Navigating the impending Public Procurement Bill

South Africa is on the brink of significant changes in its procurement landscape with the impending introduction of a new Public Procurement bill. This legislation promises to reshape how businesses engage with government contracts, presenting both challenges and opportunities.

On 22 May 2023, the Public Procurement Bill [B 18-2023] was introduced into Parliament. The primary purpose of the Bill is to create a single piece of national legislation that regulates public procurement, including preferential procurement. This Bill stands to give effect to the entirety of section 217 of the Constitution, so it goes without saying that its introduction is the most significant development in Public Procurement Regulation in South Africa.

Public procurement accounts for a significant portion of government expenditure — nearly a trillion rand and approximately 22% of South Africa’s GDP. It serves as a powerful lever to incentivise government policies across the entire economy and presents an ideal opportunity for government to address dire socio-economic conditions by incentivising companies to engage in behaviours that contribute positively to the goals of national importance.

Treasury’s new requirements propose five approaches for providing preference:

  • setting aside contracts for business owned by preferred groups.
  • limiting bidders to companies that meet specific criteria, such as BEE ratings/ownership.
  • points for preferred groups that potentially allows a bid to win even if it is three times more expensive than a non-preferred group’s bid.
  • mandating winning bids to sub-contract part of the contract to business owned by preferred groups.
  • designating certain sectors or products exclusively for local manufacturing.

While there is strong support for the proposed Public Procurement Bill, there is equally strong opposition to it. “We saw some chaos when Government Departments and State-Owned Enterprises started to apply arbitrary Black Ownership requirements to tender requests and we were hoping that the new bill would stabilise the ship, but unfortunately it seems it will entrench the arbitrary application of Black Ownership in tenders and will, most likely, result in a new wave of ineffective joint ventures and fronting deals” says Deon Oberholzer, CEO of the Gestalt Group.

Although opinions may vary, what is clear, is that there will be an increased focus in procurement partiality for businesses owned by preferred groups, And while enhancing black equity ownership in businesses is a crucial step toward economic inclusivity and social justice, it’s not always a simple and hassle-free process.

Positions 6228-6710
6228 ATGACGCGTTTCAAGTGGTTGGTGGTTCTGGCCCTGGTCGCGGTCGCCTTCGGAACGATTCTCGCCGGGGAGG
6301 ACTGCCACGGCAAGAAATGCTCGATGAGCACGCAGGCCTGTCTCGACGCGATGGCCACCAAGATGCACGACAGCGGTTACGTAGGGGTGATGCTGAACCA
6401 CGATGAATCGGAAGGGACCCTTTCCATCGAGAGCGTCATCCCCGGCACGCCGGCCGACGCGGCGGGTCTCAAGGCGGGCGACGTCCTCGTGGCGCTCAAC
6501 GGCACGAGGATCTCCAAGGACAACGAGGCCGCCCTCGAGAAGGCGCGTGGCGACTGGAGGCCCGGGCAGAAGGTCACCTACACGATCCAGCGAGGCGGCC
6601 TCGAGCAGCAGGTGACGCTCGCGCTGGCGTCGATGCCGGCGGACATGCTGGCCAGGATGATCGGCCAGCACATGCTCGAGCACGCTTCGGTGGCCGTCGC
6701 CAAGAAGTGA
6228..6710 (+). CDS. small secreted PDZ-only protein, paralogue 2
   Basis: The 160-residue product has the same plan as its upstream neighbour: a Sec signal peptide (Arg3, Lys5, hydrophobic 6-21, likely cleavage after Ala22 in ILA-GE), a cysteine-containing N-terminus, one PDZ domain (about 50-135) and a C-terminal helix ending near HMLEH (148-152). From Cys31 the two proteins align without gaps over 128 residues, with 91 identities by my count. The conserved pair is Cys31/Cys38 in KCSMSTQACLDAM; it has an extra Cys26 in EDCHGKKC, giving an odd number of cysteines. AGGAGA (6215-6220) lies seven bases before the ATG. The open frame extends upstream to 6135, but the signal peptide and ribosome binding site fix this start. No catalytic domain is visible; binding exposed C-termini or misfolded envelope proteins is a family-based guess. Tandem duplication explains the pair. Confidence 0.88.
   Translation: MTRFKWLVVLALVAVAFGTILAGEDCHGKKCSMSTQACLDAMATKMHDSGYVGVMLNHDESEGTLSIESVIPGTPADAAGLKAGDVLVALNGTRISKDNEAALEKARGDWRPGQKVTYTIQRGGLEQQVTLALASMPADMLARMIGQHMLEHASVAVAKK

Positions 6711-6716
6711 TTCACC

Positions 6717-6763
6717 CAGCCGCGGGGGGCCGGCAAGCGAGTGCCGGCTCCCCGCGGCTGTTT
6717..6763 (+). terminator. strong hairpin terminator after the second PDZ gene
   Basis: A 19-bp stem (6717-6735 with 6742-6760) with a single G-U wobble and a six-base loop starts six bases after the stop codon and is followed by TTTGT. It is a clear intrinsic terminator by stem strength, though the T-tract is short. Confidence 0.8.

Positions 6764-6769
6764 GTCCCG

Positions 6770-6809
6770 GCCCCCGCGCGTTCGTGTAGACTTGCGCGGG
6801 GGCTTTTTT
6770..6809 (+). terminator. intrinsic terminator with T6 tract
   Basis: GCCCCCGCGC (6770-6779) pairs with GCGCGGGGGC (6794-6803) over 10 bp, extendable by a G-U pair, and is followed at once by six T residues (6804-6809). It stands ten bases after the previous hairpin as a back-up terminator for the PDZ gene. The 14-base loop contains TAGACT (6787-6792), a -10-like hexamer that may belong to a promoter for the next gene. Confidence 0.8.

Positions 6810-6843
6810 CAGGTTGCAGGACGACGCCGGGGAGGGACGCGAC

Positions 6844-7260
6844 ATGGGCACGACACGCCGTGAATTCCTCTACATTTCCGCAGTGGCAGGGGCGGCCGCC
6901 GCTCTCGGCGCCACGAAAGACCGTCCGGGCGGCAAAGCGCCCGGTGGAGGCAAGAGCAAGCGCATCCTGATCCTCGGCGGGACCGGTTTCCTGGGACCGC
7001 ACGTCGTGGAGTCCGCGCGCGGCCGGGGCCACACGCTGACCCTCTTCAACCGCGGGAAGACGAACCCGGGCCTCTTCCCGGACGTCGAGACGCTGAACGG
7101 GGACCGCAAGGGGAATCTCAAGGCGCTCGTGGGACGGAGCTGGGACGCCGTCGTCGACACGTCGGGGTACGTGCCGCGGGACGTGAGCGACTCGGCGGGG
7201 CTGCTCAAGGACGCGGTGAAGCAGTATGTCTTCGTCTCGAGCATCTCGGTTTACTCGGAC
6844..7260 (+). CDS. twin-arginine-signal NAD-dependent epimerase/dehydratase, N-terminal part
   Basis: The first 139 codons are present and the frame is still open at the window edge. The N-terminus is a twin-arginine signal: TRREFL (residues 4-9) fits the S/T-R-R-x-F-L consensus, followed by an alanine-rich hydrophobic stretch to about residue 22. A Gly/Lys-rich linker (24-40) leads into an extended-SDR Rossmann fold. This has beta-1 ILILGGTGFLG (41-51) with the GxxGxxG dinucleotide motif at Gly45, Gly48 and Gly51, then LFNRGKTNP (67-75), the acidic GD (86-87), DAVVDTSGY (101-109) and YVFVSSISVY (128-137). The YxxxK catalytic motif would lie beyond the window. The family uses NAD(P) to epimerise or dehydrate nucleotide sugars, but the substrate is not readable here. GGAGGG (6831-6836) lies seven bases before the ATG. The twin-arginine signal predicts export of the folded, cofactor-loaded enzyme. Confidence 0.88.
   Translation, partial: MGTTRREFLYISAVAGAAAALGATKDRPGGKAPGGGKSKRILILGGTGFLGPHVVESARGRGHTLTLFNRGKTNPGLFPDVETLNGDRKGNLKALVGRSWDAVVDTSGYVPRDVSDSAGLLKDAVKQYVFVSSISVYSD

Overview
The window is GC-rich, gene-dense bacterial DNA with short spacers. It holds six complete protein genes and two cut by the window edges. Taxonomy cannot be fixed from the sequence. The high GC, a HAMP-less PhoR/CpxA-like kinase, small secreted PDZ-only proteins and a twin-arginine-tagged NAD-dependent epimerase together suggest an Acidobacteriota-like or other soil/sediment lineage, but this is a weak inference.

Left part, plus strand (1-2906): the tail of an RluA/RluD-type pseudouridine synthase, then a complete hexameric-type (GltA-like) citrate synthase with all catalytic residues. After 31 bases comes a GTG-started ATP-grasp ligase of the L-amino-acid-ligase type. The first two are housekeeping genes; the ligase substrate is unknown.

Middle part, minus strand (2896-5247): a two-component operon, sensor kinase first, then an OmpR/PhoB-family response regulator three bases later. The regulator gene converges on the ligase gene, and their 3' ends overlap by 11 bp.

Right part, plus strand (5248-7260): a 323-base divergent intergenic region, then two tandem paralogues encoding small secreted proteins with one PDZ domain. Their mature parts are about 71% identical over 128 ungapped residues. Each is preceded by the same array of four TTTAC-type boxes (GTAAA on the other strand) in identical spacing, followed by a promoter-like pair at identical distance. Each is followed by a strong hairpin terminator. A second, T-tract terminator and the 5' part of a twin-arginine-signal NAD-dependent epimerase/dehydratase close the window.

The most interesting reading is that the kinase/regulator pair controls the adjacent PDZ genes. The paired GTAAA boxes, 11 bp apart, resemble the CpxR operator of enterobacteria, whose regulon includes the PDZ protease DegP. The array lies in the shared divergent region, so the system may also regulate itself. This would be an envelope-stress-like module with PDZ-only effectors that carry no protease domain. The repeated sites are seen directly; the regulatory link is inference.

There are four main options available to create equity ownership: Direct equity ownership; Employee Share Ownership Plans (ESOP); Broad-based Ownership Schemes and joint ventures.

Direct equity ownership, joint ventures and ESOPs all provide immediate and tangible benefits but can be costly and complex to implement. The remaining option of Broad-based Ownership Schemes spread benefits more widely than the others and, we believe, is the optimal BEE ownership opportunity, but without assistance, it can be complex to set up.

We believe in empowering businesses with a thorough understanding of the risks, opportunities, and restrictions associated with BEE Ownership transactions. Through our engagement process we provide valuable insights into the intricacies of these transactions to enable informed decisions and achieve sustainable success.

Intombazane, an existing and successful broad-based ownership scheme, is structured to be the best possible BEE Ownership transaction available. It offers a business friendly approach and the assurance that any benefit that may accrue to Intombazane is for the development of young people. Young Black Women to be precise. It offers relevant, legitimate and compliant BEE ownership, without the risk of fronting.

As a well-structured BEE shareholder , Intombazane ensures its investment companies meet all critical considerations such as real empowerment, BEE points, business benefits, costs, risk, shareholder value, sustainability, and rules of an eventual exit with a share purchase model that is designed to provide an optimal value and benefit balance.

Introducing a B-BBEE partner to a business requires careful consideration of various vital factors. To learn more about how you can turn B-BBEE into a strategic asset for your business, visit: